Previously, in chapters 1-12, Isaiah has spoken of Messiah, His spiritual kingdom and the gospel of salvation by Him. Now begins a series of chapters in which ‘burdens’ or events are foretold concerning the ruin of the enemies of God’s people. These prophecies commence with Babylon into whose hands the people of Israel and Judah must be delivered captive for a period known as the Babylonian Exile or Babylonian Captivity. God gives Isaiah this vision to comfort the Jews during their exile and to confirm the remnant will be delivered from it.
Tools in God’s hands
Observe how God uses means to accomplish His purpose. He will destroy Babylon by means of the Medes and Persians, one empire will overthrow another. These nations acted freely in their own interest but in doing so fulfilled God’s purpose like tools or weapons in His hand. God used one enemy to destroy another and to return the Jews to their homeland. In verse three the Medes are called God’s ‘sanctified ones’ and their leaders, Cyrus and Darius, ‘my mighty ones’, not because they were holy, but because they were set apart, ordained and called to do God’s will.
The day of the Lord
Isaiah speaks of a coming day of the Lord. It is a day filled with wrath and fierce anger against sinners. This day will bring punishment upon the world for evil and upon the wicked for their iniquity, arrogance and pride. The descriptions of the cruelty to be inflicted by the Medes is vicious and barbaric and may be seen as payment in kind for Babylon’s brutality against Israel. Here Babylon is principally in view yet the general indignation of God against sin, together with the intensity of His judgment, ought not to be overlooked. It is God who stirs up the Medes but there is a broader message. These are warnings. Sinful men and women who neglect God’s great salvation will be cast away in the day of God’s wrath.
Babylon is fallen
The end of this chapter speaks of the thoroughness of the destruction of Babylon. Where once stood a mighty city with palaces and towers there shall be only wild beasts and serpents. Where once dwelt a proud people, the epitome of man’s glory and human dominance, will be a barren wasteland of fearsome creatures.
This language, these pictures and descriptions are designed to encourage the Lord’s people who suffered under Babylon during the captivity. It would take 250 years for this prophecy to be fulfilled but the Lord’s elect believed their God. They trusted His gospel promises for the deliverance of the remnant and the coming of the Messiah.
Mercy and judgment
Through the whole of Isaiah’s prophecy it is always the Lord’s purpose to comfort His elect. That comfort is primarily focused upon the coming of Christ the King. As a supporting comfort the Lord tells His people He shall not forget justice and will visit the iniquity of Israel’s oppressors upon their own heads proportionate to the wickedness inflicted upon God’s people. Sometimes, when we see the wickedness of men and terrible sins committed with impunity in the world we wonder if there is justice. Chapters such as these remind us that God continues to keep a record of evil. No crime goes unnoticed. None shall go unpunished.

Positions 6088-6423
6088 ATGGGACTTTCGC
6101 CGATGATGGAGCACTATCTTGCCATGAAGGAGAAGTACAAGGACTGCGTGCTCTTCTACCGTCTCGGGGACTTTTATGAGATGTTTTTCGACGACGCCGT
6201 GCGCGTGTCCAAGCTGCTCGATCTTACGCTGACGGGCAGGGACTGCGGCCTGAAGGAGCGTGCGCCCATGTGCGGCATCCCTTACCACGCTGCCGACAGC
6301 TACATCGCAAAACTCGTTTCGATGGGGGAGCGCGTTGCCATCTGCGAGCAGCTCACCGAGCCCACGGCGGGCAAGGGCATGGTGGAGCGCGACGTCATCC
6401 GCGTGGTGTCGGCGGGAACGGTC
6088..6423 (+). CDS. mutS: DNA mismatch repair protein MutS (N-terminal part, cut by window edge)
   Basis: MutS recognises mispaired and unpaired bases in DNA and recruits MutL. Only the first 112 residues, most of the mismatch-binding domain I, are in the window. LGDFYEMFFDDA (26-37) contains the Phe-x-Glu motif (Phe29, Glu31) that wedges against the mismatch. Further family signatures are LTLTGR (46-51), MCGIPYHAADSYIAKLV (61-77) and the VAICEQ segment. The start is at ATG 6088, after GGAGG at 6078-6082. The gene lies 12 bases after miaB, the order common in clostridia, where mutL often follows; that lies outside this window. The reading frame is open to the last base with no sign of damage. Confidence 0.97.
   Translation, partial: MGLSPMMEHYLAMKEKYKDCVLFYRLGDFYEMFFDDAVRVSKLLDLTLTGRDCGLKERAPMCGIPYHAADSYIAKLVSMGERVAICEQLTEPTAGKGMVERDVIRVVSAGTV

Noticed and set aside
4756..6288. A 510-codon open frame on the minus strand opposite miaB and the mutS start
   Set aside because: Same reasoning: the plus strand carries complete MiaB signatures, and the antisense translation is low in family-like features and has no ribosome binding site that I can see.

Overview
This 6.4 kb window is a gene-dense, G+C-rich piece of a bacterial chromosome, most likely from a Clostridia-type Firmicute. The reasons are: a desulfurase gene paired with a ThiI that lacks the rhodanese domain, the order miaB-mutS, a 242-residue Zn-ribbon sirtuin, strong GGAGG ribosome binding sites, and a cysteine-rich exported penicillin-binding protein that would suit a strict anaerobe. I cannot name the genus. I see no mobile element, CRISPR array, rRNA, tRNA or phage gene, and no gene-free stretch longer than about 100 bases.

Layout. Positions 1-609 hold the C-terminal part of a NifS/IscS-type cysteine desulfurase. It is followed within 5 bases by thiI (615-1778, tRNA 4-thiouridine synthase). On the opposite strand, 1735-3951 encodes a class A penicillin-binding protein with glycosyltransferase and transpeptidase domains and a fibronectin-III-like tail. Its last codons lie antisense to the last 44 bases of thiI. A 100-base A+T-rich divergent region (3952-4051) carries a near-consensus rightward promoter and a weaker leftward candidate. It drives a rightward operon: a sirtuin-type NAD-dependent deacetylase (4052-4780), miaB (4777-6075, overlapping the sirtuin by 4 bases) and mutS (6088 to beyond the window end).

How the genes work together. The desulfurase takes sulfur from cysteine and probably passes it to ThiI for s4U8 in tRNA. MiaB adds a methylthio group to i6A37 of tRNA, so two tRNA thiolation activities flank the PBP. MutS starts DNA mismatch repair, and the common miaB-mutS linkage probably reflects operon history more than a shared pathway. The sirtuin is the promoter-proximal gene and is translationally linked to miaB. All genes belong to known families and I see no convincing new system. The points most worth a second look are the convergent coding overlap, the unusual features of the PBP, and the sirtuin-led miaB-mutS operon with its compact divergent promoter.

Finding the Saviour
It is with this in mind that I draw our attention to verses 11 and particularly 12. These verses are usually interpreted as emphasising Babylon’s total overthrow and the great slaughter to follow, so great, indeed, that any man who survives would be more precious than gold. However, we shall take another view, one that does not see men to be rare but, rather, sees the rarest of men, the Lord Jesus Christ.
The riches of Christ
Let us read this as another gesture of kindness from the Lord to His people. He is reminding the remnant not to lose sight of their Saviour. In the midst of trial the Lord’s elect look to ‘a man more precious than fine gold’. We see His worth, purity, richness and beauty to be more precious than Ophir’s vast treasure. Jehovah calls the Lord Jesus, ‘the man that is my fellow’ (Zechariah 13:7) and the church commends the beauty of her Lord saying, ‘His head is as the most fine gold’ (Song of Solomon 5:11).
He is precious
Nations rise and fall. Earthly kings come and go. Tyrants and heroes gain notoriety, shine briefly but are soon forgotten. We know there is a day yet to come when the Lord will punish the world for its evil and the wicked for their iniquity. In that day, God’s people will look to the Man who, in His glorious person and in His saving ministry, is made unto them ‘more precious than fine gold’.
Peter Meney is the Pastor of New Focus Church Online and the Editor of "New Focus Magazine" and publisher of sovereign grace material under the Go Publications imprint. The purpose and aim of the magazine and books is to spread as widely as possible the gospel of Jesus Christ and the message of free, sovereign grace found in the Holy Bible, the Word of God.